I see all of these trends continuing into the future. We’ll also be challenged by new technologies, especially AI: Chat GPT and similar tools for sure but also an increased role for AI in systematic reviews. And we’ll be challenged by trends in the healthcare industry. Here at the University of Arizona, our president just spoke with the Arizona Board of Regents about doubling the number of medical school slots and increasing the size of other health programs to address the current crisis in health care staffing. Meanwhile, rural and community hospitals are struggling, consolidating, or closing entirely.
And finally, we’re facing an epidemic of health misinformation and disinformation and deep distrust of experts of all kinds—hugely accelerated by the pandemic and the polarizing politics surrounding it. As health information professionals, we must find ways to (pardon the pun) inoculate our user communities against this threat.
But I don’t want to imply that our future is bleak. We live in challenging times, but along with those challenges come many rich opportunities for information professionals to make deep, positive impacts on our clients, colleagues, and communities.
Annabelle: I echo what Janet says about the recent changes in the work of a health sciences information professional. With what she has outlined as the changes for the professional, I think library schools must stay up to speed with said changes, particularly around the advances and implementation of new technologies. It would be beneficial to library school students as they prepare for the workforce.
5. What do you hope readers take away from reading this book?
Janet: I hope they take away a few things. First, leadership is a skill that can be learned. The best leaders have the curiosity and humility to keep learning, to keep getting better. Second, leadership is both challenging and deeply rewarding. It’s a privilege to be able to make a positive difference in the lives of those we lead and to influence the direction of our libraries and institutions. I think the rewards as well as the challenges of leadership come through in this book and in the voices of the leaders who contributed to it. Finally, I hope this book can be a source of comfort and inspiration in both good times and bad. As the cliché goes, “It’s lonely at the top,” but you are not alone. You are part of a community of leaders, all of us trying to do the best we can, learning as we go.
Annabelle: I hope readers can adopt and adapt the information to their work in libraries or apply it to their professional growth. I especially hope the book can give emerging leaders a sense of what it takes to run a library and ultimately prepare them for upward mobility in the profession.
6. Is there anything that surprised you as you read the submitted chapters?
Janet: This will sound weird, but I was surprised at how much I learned. I expected to learn things I didn’t know—neither I nor anyone else will ever know everything about leadership—but I was quite humbled by how many ideas I took away that I hadn’t thought about before. There are so many different approaches a leader can take and so much that even very experienced leaders can learn.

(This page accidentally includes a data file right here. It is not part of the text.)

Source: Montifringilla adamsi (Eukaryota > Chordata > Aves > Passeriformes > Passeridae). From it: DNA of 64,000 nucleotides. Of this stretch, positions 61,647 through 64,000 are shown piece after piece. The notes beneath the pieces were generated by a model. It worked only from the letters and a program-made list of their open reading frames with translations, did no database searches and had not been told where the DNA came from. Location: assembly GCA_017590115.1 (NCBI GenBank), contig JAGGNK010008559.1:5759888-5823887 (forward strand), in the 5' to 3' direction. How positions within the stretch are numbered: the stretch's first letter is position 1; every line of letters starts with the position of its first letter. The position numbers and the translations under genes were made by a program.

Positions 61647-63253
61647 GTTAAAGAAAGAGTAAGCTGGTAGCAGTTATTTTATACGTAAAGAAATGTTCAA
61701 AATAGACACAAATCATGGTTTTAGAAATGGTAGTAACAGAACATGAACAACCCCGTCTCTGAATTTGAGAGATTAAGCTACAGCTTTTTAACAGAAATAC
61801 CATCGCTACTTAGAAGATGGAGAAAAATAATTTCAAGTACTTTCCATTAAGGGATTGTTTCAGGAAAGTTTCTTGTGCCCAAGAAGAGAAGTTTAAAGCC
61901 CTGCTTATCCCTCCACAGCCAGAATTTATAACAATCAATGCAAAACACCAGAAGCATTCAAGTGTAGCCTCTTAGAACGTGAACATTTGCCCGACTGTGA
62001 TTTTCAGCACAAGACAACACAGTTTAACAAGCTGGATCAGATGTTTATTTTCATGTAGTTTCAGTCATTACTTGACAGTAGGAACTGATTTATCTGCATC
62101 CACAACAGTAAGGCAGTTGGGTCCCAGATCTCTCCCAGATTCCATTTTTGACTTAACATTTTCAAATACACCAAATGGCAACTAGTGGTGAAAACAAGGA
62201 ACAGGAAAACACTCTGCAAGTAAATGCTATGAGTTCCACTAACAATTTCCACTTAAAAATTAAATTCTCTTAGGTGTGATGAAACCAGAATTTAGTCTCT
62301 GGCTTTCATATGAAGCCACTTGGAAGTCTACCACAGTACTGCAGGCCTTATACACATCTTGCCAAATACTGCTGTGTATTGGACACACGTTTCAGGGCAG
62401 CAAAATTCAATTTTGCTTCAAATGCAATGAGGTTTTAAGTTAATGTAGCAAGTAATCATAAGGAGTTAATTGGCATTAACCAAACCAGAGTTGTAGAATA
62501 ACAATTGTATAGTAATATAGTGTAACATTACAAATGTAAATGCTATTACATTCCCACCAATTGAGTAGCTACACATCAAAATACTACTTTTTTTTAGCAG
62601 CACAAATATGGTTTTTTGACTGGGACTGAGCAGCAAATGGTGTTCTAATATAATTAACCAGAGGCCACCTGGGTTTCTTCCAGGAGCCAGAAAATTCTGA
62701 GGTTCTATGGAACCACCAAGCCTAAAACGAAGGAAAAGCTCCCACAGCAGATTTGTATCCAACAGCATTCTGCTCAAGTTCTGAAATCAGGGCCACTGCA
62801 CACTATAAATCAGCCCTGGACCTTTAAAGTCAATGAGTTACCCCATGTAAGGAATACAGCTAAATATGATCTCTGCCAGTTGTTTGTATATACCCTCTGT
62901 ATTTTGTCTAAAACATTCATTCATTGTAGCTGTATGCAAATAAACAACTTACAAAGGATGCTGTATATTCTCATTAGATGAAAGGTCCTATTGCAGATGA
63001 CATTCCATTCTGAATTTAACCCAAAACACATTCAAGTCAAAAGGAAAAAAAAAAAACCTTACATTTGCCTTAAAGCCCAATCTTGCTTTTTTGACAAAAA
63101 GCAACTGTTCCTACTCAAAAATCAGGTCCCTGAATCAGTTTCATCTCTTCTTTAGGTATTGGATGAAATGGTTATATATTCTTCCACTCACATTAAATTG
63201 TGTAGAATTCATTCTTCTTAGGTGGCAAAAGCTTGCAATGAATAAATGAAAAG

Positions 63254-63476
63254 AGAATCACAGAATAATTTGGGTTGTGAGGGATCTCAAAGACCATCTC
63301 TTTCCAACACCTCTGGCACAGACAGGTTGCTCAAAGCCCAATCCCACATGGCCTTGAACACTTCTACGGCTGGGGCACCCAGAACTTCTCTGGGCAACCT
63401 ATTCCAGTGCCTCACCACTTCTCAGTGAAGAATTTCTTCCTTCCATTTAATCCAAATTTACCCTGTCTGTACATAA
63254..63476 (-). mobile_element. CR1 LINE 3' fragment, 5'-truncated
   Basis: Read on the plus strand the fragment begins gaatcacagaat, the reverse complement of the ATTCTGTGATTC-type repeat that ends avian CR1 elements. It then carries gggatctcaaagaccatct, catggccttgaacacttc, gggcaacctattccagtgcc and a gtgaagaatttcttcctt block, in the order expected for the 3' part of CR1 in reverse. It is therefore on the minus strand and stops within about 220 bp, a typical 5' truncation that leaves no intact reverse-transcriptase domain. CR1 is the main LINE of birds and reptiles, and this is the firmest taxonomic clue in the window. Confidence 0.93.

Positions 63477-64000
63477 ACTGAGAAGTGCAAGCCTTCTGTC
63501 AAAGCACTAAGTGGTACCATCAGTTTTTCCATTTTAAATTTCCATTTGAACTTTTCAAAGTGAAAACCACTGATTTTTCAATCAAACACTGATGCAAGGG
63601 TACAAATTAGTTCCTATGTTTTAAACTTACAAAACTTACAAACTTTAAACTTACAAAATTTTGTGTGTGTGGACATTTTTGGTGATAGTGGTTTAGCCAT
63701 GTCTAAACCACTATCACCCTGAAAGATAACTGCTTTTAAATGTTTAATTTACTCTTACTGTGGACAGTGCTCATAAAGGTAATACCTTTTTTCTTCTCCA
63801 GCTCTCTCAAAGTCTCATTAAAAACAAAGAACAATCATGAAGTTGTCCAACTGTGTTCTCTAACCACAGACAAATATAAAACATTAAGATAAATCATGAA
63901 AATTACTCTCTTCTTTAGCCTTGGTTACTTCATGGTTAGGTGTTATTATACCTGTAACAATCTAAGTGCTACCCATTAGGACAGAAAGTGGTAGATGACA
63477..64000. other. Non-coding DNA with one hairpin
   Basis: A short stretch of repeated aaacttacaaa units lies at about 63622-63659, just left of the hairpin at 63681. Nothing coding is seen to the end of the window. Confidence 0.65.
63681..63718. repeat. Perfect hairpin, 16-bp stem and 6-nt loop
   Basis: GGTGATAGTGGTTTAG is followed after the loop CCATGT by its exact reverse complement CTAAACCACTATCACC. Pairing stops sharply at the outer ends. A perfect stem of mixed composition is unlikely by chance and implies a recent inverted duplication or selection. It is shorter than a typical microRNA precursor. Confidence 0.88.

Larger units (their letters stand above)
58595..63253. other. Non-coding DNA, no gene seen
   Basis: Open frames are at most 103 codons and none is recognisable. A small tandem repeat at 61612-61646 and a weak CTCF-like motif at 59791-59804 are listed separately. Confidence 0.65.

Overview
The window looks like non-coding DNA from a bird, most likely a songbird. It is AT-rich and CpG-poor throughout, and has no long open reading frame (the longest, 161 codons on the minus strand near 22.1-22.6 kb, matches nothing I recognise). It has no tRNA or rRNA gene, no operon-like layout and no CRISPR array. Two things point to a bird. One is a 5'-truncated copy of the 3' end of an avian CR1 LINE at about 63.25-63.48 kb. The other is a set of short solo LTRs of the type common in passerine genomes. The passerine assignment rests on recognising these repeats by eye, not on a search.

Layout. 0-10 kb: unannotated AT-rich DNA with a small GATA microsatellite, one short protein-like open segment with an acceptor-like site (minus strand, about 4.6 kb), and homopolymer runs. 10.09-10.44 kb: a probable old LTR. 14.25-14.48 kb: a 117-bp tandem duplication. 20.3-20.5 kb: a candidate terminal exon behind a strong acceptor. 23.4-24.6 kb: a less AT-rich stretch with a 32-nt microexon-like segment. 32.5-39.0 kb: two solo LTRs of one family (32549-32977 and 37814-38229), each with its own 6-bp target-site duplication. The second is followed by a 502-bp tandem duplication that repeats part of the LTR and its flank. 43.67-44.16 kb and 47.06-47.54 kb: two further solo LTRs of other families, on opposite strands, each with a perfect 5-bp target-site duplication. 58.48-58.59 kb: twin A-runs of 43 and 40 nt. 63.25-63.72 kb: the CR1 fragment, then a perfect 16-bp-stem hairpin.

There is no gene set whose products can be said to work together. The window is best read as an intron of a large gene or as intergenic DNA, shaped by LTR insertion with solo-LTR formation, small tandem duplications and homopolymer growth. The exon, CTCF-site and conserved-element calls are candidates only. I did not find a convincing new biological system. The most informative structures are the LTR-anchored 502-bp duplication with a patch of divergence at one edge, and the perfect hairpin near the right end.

Annabelle: I was surprised at the diversity of reporting models in health sciences libraries—and by how leadership can look different from one institution to another. I learned a lot as I read about the experiences of my colleagues as they managed staff, explored innovation, pivoted during the pandemic, and exercised their administrative roles. As an editor of the book, I had the privilege of adding to my leadership proficiency.
7. Is there anything else you would like to share?
Janet: Just this: I hope more librarians consider seeking leadership positions. Over the years, several wonderful librarians have told me they never want to be leaders. They see the stress, the difficulty, the long hours, and say, “No, thank you.” We, the current crop of leaders, need to change that perception (and in some cases, the reality). To come back to something I said at the beginning, leadership is hard. But you don’t have to work 60 hours a week to be a good leader (and you shouldn’t—read Chapter 11 to find out why). And it isn’t all pain and struggle. It’s also pride and joy and passion. We need to build a new model of leadership: collaborative, supportive, humane, compassionate, and, yes, joyful. I hope the tools in this book help us make that vision a reality.
Annabelle: This year I joined the Medical Library Association (MLA) Rising Star program team as Project Director for 2023-2024. Before I came on board, I was excited to learn that the program team (’22-’23) elected to use several chapters from our book for educational reading and discussion. I am looking forward to this work.
Dr. Lauren Hays is an Assistant Professor of Instructional Technology at the University of Central Missouri, and a frequent presenter and interviewer on topics related to libraries and librarianship. Please read Lauren’s other posts relevant to special librarians. Take a look at Lucidea’s powerful integrated library systems, SydneyEnterprise, and GeniePlus, used daily by innovative special librarians in libraries of all types, sizes and budgets.